C-Class has been the mainstay of the Benz range for years. And, despite the popularity
and growing number of SUVs, it continues to shine as the star performer in a range that
now comprises more than 20 models.

Diversity has kept the car relevant to the market, with a sedan, coupe, wagon and
convertible available, along with various powertrains, including the sledgehammer
500kW AMG C 63 S 4MATIC+.

It all comes together in a heady, amazing mix of style and technology which will take
your breath away. So could the price — up to $15,000 more than the previous model.

Prices start from $78,900 for the C 200 Sedan.

Our test vehicle, the more expensive, more powerful C 300 sedan, is priced from
$90,400 plus on-roads.

But that’s not the end of the story with a mind-boggling list of options and — just quietly –
– not many Benzes leave the dealership without at least some of the boxes ticked.

The process can see the price of the car rise quickly and dramatically — none are
strictly necessary, however.

The test car was fitted with the $3800 Vision Pack plus Cavansite Blue Metallica paint
at $1600, taking the price to $98,900.

The pack adds a sunroof, seat memory and heating, head-up display, traffic sign
recognition and augmented reality for navigation.

Once upon a time, C-Class came with a choice of classic or dynamic styles, with a
different radiator grille to match.

Now the AMG Line exterior package is standard and comes with a body kit and bold
new diamond grille with star design in chrome (little Benz three-pointed stars).

LED headlights include headlight assist and adaptive high beam, while the optional
digital light package uses 1.3 million micro-mirrors per headlight for extremely high-
definition output.

The rear-end features new tail lights with a two-piece design, with light functions
divided between the outside and boot-lid lights.
Three optional new paint finishes – Spectral Blue, High-Tech Silver and Opalite White –
have been added to the colour palette.

The instrument panel has become a free-standing, 12.3-inch high-resolution that sits
behind the wheel, with a variety of colours and configurations from which to choose.
Australian models reportedly benefit from a higher level of standard equipment,
including a number of features that were previously unavailable or optional.

Features include AMG Line exterior and interior packages, 11.9-inch central media
display, 360-degree camera, keyless entry and start with automatic powered boot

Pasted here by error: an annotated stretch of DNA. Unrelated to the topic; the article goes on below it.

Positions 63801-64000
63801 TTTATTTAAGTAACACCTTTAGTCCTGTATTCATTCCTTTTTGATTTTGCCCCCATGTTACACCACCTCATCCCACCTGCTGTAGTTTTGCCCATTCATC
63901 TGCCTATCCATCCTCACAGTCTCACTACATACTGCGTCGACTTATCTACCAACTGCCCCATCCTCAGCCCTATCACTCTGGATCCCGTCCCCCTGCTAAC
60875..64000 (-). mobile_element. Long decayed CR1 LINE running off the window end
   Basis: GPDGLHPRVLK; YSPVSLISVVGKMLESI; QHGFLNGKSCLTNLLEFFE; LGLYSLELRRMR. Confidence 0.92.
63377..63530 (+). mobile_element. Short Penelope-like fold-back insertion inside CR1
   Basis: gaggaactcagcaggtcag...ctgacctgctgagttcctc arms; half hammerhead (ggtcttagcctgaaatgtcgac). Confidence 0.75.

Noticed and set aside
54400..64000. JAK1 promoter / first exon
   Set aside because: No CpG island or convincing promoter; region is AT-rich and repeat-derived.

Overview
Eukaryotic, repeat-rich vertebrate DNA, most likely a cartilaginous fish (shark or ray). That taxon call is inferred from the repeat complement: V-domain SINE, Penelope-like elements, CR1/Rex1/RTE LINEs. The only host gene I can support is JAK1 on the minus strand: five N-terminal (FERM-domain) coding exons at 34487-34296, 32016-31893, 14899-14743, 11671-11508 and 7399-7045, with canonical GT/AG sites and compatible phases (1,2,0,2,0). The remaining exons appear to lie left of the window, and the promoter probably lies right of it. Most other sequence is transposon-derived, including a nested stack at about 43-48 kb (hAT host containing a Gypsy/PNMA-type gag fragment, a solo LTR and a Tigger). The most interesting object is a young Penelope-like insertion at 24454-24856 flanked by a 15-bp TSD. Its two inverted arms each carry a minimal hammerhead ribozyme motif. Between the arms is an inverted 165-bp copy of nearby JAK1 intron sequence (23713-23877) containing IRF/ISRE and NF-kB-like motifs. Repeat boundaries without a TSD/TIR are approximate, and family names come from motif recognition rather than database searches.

closing, front centre airbag, fingerprint scanner and active safety systems including
adaptive cruise control.

C 300 adds a more powerful drivetrain, with full leather trim, larger 19-inch AMG multi-
spoke two-colour alloys and rear privacy glass.

Inside there’s sporty AMG Line trim and floor mats, plus 64-colour ambient lighting, an
illuminated front door sill with ‘Mercedes-Benz’ lettering, keyless entry and start and
dual-zone climate control.

C-Class is covered by a 5-year unlimited kilometre warranty.
Service is due every 12 months or 25,000km and the first five years will set you back

The second-generation Mercedes-Benz User eXperience (MBUX) infotainment system
is a stunner, fronted by an 11.9-inch, portrait-style touchscreen.

It includes Bluetooth, voice recognition, built-in navigation, AM/FM and DAB+ digital
radio, plus wireless Apple CarPlay and Android Auto.

When following the navigation, a forward-facing camera creates an augmented view on
the centre screen, which is basically video of the road ahead with an arrow
superimposed to follow.

The display includes an ergonomically placed fingerprint scanner for secure and easy
access to different profiles. You can also access the infotainment system via a console-
mounted touchpad, or track pads embedded in the multi-function sports-styled steering

There are two USB-C ports in the centre console and another at the bottom of the
dashboard next to the wireless charging pad – but none in the back.

There’s no mention of the audio system, either in the sales brochure, specifications or
technical data. Guess it’s generic or perhaps another victim of the global components’
shortage. At this price, you’d expect and demand a name brand.

Entry C 200 is powered by a 150kW 1 .5-litre turbo hybrid.

C 300 gets a larger more powerful turbocharged petrol engine together with an electric
motor/48-volt starter-generator, sandwiched between the engine and transmission that
provides up to 15kW and 200Nm at low speeds.

The hybrid system is designed to provide assistance at low engine speeds and to
provide significant fuel savings, but it cannot be driven in electric-only mode.

It’s paired with a nine-speed automatic transmission and delivers 190kW of power at
5800 rpm and 400Nm of torque between 2000 and 3200 rpm, with overboot providing
an extra 20kW briefly.

A comprehensive standard safety suite includes 10 airbags, including a centre-front
airbag for the first time.

Autonomous emergency braking (Car-to-Car, Vulnerable Road User, Junction Assist
and Backover) as well as a lane support system with lane keep assist (LKA), lane
departure warning (LDW) and emergency lane keeping (ELK), and an advanced speed
assistance system (SAS) are standard.

There’s also adaptive cruise control, drowsiness monitoring, a 360-degree camera and
active parking assistance with park sensors.